2. 2. families’ care utilization. Using the medical model, the care, the health care system saves between $2.57 and $3.38 dental home concept can also be used to improve families’ on the medical cost of care to low-birthweight babies.13,14 access to dental care. A dental home is where a qualified Participation in the Missouri Women, Infants, and Children dental health specialist delivers or supervises primary dental (WIC) program was shown to reduce Medicaid newborn health care that is comprehensive, continuously accessible, costs by about $100 per participant. Another study showed family centered, coordinated, compassionate, and culturally hospital savings for mothers who received prenatal care to competent care.6 be over $1,000.12,15 Lastly, studies have shown that injury In a recent study, family practitioners and pediatricians prevention counseling by pediatricians between the ages of were presented with a case scenario of a child with high car- 0 to 4 years can save an estimated $880 per child.16 ies risk. More than 90% recommended that the child see a dentist as soon as possible. For the child with low caries risk, Rationale for the cost-effectiveness of early the proportion of medical care providers recommending an dental intervention early dental visit was significantly lower: only about 19% of In theory, early dental visits should be expected to reduce family physicians and 14% of pediatricians. For a child at the child’s future dental risk—leading to improved oral low risk for dental caries, about 40% of family physicians health and reduced oral health costs. Because untreated and 63% of pediatricians recommended the first dental dental disease increases in severity and necessitates more visit around the third birthday.7 In summary, both medical extensive and costly treatment secondary to postponing and dental professionals agree it is important that high-risk care, timely intervention has great potential to reduce children establish a dental home early. overall costs associated with dental treatment in preschool children. The early dental visit As one example, Iowa Medicaid children under age 6 Little research has addressed factors that affect early dental treated for Early Childhood Caries (ECC) in the hospital visits by young children. In one of the few studies that or ambulatory care setting represented less than 5% of those included this age group, Edelstein and colleagues analyzed receiving dental care, but consumed 25% to 45% of the data from the 1996 Federal Medical Expenditures Panel dental resources.17 The total cost to the Iowa Medicaid pro- Survey to examine the percentage of children who had an gram for hospital-based general anesthesia was over $2,000 annual dental visit and the number of visits accumulated per child in this investigation.17 A similar study from Wash- by age, sex, ethnic/racial background, family income, and ington State concluded that 19% of their pediatric dental parental education. They reported that 43% of all children emergencies were related to ECC and, of those, over half ages 0 to 18 years recorded at least 1 dental visit in 1996, were children 3½ years or younger.18 These studies empha- with 2.7 being the mean number of visits.8 Low income, size that early prevention has the potential to translate into low education, and minority status were associated with significant cost savings for dental care, especially for those lower numbers of visits. Not surprisingly, children under families at or below the poverty level where caries rates are age 6 recorded less than half the dental visits of those older dramatically higher in children 3 years and younger. than 6.8 Recently, Slayton and colleagues reported that, by age 1, only 2% of children had recorded a dental visit. This Cost-effectiveness of early dental visit increased to 11% by age 2 and 26% by age 3.9 In a study us- To date, only one study has examined the cost implica- ing complex decision analysis, Jones and Tomar10 found that tions of early visits to the dentist. This seminal study was the dental utilization would be estimated to increase from conducted by Savage and colleagues,19 who examined the 27% to 65% using the AAPD and ADA recommendation effects of early preventive dental visits on subsequent uti- of an age 1 dental visit. The authors, however, cautioned lization and costs of dental services among preschool-aged about the possible crowding out of high-risk children if children. The investigation studied a longitudinal cohort dental capacity is limited. study of children born in North Carolina (NC) that relied on 4 large administrative datasets. These included NC Rationale for the cost-effectiveness of early composite birth records from 1992, Medicaid enrollment intervention in medicine and claims files from 1992-97, and the Area Resource File. In medicine, there are numerous examples of the cost-ef- Their outcome measures included claims filed through fectiveness of early prevention. Folic acid supplementation Medicaid for oral health services. The authors categorized beginning before conception and continued for the first 10 outcome variables as follows: to 12 weeks can result in dramatically fewer neural tube de- 1. type of subsequent visits (preventive, restorative, and fects among infants, and the cost benefits are immense.11 emergency); and Prenatal care also is accepted as an effective tool to reduce 2. dentally related costs. health care costs and improve both maternal and infant CDT codes from the Medicaid dental claims dataset health. Mothers who do not receive prenatal care are almost allowed the authors to determine the type of visit and cost 3 times as likely to have a low-birthweight infant.12 A few of services. For example, claims for a periodic oral evalu- studies have shown that, for every dollar spent on prenatal ation and dental cleaning were included in the preventive Pediatric Dentistry – 28:2 2006 Examining the Cost-effectiveness of Early Dental Visits Lee et al. 103
  3. 3. visit, while claims for stainless steel crowns were included reasons to assume that early parental education and timely in the restorative visit. Their major explanatory variable intervention and/or referral can lead to improved health was the age of the first preventive dental visit. This variable outcomes and reduced costs. Because this study followed was measured at the age of the first preventive procedure children for 5 years, one can only hypothesize about what claim filed for each child. They examined the children by the cost savings would be if this cohort were followed for age groups as follows: (1) less than age 1; (2) age 1, but less 10 or 20 more years. If the trend of using more preventive than age 2; (3) age 2, but less than age 3; (4) age 3, but less services and less restorative or emergency services holds or than age 4; and (5) age 4, but less than age 5. increases, the cost impact would be dramatic—with savings The authors found that, of the 53,591 Medicaid-enrolled in the millions of dollars. children born in 1992, there were 9,204 children continu- Evidence increasingly suggests that, to be successful in ously enrolled for 5 years who met the inclusion criteria. preventing dental disease, dentists must begin preventive Twenty-three children had their first preventive dental visit interventions in infancy. If appropriate measures are applied before age 1, 249 between 1 and 2 years, 465 between 2 and sufficiently early, it may be possible to raise a cavity-free 3 years, 915 between 3 and 4 years, and 823 between 4 and child. The medical community has promoted the concept 5 years. Children who had their first preventive dental visit of a medical home to improve families’ care utilization. by age 1 were more likely to have subsequent preventive vis- Establishment of the home early in the child’s life can its, but were not more likely to have subsequent restorative introduce children and their families to prevention and or emergency visits. Those who had their first preventive early intervention prior to the development of dental visit at age 2 or 3 were more likely to have subsequent problems.20 preventive, restorative, and emergency visits. The age at the first preventive dental visit had a signifi- Acknowledgements cantly positive effect on dentally related expenditures, with This research was supported by the Maternal and Child the average dentally related costs being less for children who Health Grant no. 5 T17 MC 00015-13-01 and NIDCR received earlier preventive care. The average dentally related grant no. 1K22DE14743-04. costs per child, according to age at the first preventive visit, were as follows: (1) before age 1=$262; (2) age 1 to 2=$339; References (3) age 2 to 3=$449; (4) age 3 to 4=$492; (5) age 4 to 1. American Academy of Pediatric Dentistry. Infant oral 5=$546. The authors cautioned that the results should be health. Pediatr Dent 2000;22:82. interpreted carefully because of the potential for selection 2. American Dental Association. ADA Statement on bias. They concluded, however, that preschool-aged, Med- Early Childhood Caries. 2004. Available at: http:// icaid-enrolled children who had an early preventive dental www.ada.org/prof/resources/position/caries. Accessed visit were more likely to use subsequent preventive services March 3, 2006. and experience lower dentally related costs. In addition, 3. American Association of Public Health Dentistry. First children from racial minority groups had significantly more Oral Health Assessment Policy. 2004. Available at: difficulty in finding access to dental care, as did those in http://www.aaphd.org/statements. Accessed March counties with fewer dentists per population. 3, 2006. 4. American Academy of Pediatrics. Recommenda- Conclusions tions for preventive pediatric health care. Pediatrics Children who had their first preventive dental visit by age 2000;105:645. 1 were more likely to have subsequent preventive visits, but 5. Mouradian WE, Wehr E, Crall JJ. Disparities in not more likely to have subsequent restorative or emergency children’s oral health and access to dental care. JAMA visits. Those who had their first preventive visit later (at 2000;284:2625-2631. ages 2 and 3) were more likely to have subsequent preven- 6. Casamassimo PS. Bright Futures in Practice: Oral tive, restorative, and emergency visits. It is possible that Health. Arlington, Va: National Center for Education those children who were seen by age 1 were the children of in Maternal and Child Health; 1996:1-131. parents who were the most motivated to provide the best 7. Ismail AI, Nainar SM, Sohn W. Children’s first dental possible oral health care for their children. This parental visit: Attitudes and practices of US pediatricians and behavior would be expected to carry over into home care, family physicians. Pediatr Dent 2003;25:425-430. diet, and nutrition—all factors that would lead to improved 8. Edelstein BL, Manski RJ, Moeller JF. Pediatric dental oral health. visits during 1996: An analysis of the federal Medi- A second rationale to explain why those children who cal Expenditure Panel Survey. Pediatr Dent 2000; started preventive care earlier fared better might be related 22:17-20. to a positive outcome from the dental anticipatory guid- 9. Slayton R, Kanellis MJ, Levy S, Warren J, Islam ance given to the parents who took their children to an M. Frequency of reported dental visits and profes- early preventive visit. Oral health anticipatory guidance sional fluoride applications in a cohort of children has not been the subject of systematic investigation. As followed from birth to age 3 years. Pediatr Dent 2002; in the case of pediatric medicine, however, there are good 24:64-68. 104 Lee et al. Examining the Cost-effectiveness of Early Dental Visits Pediatric Dentistry – 28:2 2006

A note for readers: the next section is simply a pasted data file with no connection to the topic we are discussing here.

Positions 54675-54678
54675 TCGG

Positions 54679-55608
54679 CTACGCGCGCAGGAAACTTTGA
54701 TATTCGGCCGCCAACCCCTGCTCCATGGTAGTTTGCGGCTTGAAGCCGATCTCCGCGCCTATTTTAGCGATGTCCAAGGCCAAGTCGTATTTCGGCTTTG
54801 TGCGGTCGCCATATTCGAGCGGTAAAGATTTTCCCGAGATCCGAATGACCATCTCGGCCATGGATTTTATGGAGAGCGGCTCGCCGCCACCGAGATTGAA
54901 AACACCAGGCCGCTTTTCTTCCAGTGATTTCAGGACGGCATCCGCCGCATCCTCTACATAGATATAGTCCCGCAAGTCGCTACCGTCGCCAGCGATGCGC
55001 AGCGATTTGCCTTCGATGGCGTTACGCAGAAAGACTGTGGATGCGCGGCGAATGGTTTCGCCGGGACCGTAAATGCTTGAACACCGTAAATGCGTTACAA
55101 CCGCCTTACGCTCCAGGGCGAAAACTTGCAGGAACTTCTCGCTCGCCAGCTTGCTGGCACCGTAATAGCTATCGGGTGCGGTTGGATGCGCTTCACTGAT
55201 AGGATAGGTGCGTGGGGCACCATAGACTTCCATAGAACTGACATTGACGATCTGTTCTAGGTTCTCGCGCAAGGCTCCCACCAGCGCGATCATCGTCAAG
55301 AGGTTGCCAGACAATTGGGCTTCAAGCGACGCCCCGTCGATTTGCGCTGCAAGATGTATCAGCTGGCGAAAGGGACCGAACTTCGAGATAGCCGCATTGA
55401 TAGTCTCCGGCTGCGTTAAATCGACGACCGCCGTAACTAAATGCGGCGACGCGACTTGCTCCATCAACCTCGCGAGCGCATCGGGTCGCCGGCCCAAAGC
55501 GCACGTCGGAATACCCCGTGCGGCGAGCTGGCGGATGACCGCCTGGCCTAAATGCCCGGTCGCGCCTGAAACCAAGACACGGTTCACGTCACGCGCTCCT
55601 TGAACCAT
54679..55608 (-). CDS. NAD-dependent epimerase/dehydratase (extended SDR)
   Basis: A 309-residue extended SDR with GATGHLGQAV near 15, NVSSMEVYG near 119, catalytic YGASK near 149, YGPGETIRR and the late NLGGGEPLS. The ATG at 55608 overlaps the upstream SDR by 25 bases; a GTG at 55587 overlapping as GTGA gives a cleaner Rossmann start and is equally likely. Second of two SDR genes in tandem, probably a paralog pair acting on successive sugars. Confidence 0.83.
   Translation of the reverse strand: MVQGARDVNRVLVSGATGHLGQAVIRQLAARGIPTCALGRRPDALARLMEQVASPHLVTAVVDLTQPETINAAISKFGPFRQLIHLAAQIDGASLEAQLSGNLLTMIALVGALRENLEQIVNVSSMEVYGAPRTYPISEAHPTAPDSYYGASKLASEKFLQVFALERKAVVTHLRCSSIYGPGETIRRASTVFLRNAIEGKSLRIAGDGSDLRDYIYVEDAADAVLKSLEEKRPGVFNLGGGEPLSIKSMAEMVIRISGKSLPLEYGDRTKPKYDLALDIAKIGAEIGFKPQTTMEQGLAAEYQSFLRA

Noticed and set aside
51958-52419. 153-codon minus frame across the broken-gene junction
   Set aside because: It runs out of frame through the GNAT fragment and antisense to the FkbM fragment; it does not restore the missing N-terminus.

4. 4. 10. Jones K, Tomar SL. Estimated impact of competing 15. Schramm WF. WIC prenatal participation and its policy recommendations for age of first dental visit. relationship to newborn Medicaid costs in Missouri: A Pediatrics 2005;115:906-914. cost/benefit analysis. Am J Public Health 1985;75:851- 11. Van Allen MI, Fraser FC, Dallaire L, Allanson J, 857. McLeod DR, Andermann E, et al. Recommendations 16. Miller TR, Galbraith M. Injury prevention counseling on the use of folic acid supplementation to prevent the by pediatricians: A benefit-cost comparison. Pediatrics recurrence of neural tube defects. Clinical Teratology 1995;96:1-4. Committee, Canadian College of Medical Geneticists. 17. Kanellis MJ, Damiano PC, Momany ET. Medicaid CMAJ 1993;149:1239-1243. costs associated with the hospitalization of young 12. Henderson JW. The cost effectiveness of prenatal care. children for restorative dental treatment under general Health Care Financ Rev 1994;15:21-32. anesthesia. J Public Health Dent 2000;60:28-32. 13. Gorsky RD, Colby JP, Jr. The cost effectiveness of 18. Sheller B, Williams BJ, Lombardi SM. Diagnosis and prenatal care in reducing low birth weight in New treatment of dental caries-related emergencies in a Hampshire. Health Serv Res 1989;24:583-598. children’s hospital. Pediatr Dent 1997;19:470-475. 14. Bonifield SL. A cost savings analysis of prenatal inter- 19. Savage MF, Lee JY, Kotch JB, Vann WF, Jr. Early pre- ventions. J Healthc Manag 1998;43:443-451. ventive dental visits: effects on subsequent utilization and costs. Pediatrics 2004;114:e418-423. 20. Nowak AJ, Casamassimo PS. Using anticipatory guid- ance to provide early dental intervention. J Am Dent Assoc 1995;126:1156-1163. Abstract of the Scientific Literature Current Wound Closure and Soft Tissue Management Management of soft tissues in endodontic surgery has become increasingly important for an esthetically successful treatment. The objective of this article was to provide an overview and guidance for integrating current and new successful flap designs and wound closure methods. This critical review of currently used techniques, based on clinical and scientific data, reveals great potential for improvement. To achieve these goals, several measures are necessary—including accurate preoperative treatment planning in reference to the condition and quality of the tissue to be manipulated. Minimal trauma should be inflicted during incision and flap raising. Both the flap and unreflected tissue remaining on the tooth surface should be kept moist during the entire procedure, especially in situations where excellent hemostasis can be achieved. Also, sensitive handling of the soft tissues during suturing is mandatory, with wound edges being reapproximated without tension and held in place with nonabsorbable atraumatic sutures. Suture removal performed after 3 to 5 days promotes rapid healing. The flap design plays an important role as to how much recession will occur postoperatively. Papilla base flaps have allowed virtually recession free healing after endodontic surgery. Comments: This article is an excellent overview of soft tissue management in endodontic surgery. It shows that perfect tissue adaptation of wound edges creates smaller distances for epithelial migration during the healing process and that more rapid soft tissue healing is a result of reduced tissue trauma and enhanced wound closure. Clear understanding of wound closure and tissue-healing patterns call for the use of atraumatic procedures, nonirritating suture materials, and adequate suturing techniques. FSS Address correspondence to Dr. Peter Velvart, Rennweg 58, CH-8001 Zurich, Switzerland. Velvart P, Peters CI. Soft tissue management in endodontic surgery. J Endod 2005;3:4-16. 102 references Pediatric Dentistry – 28:2 2006 Examining the Cost-effectiveness of Early Dental Visits Lee et al. 105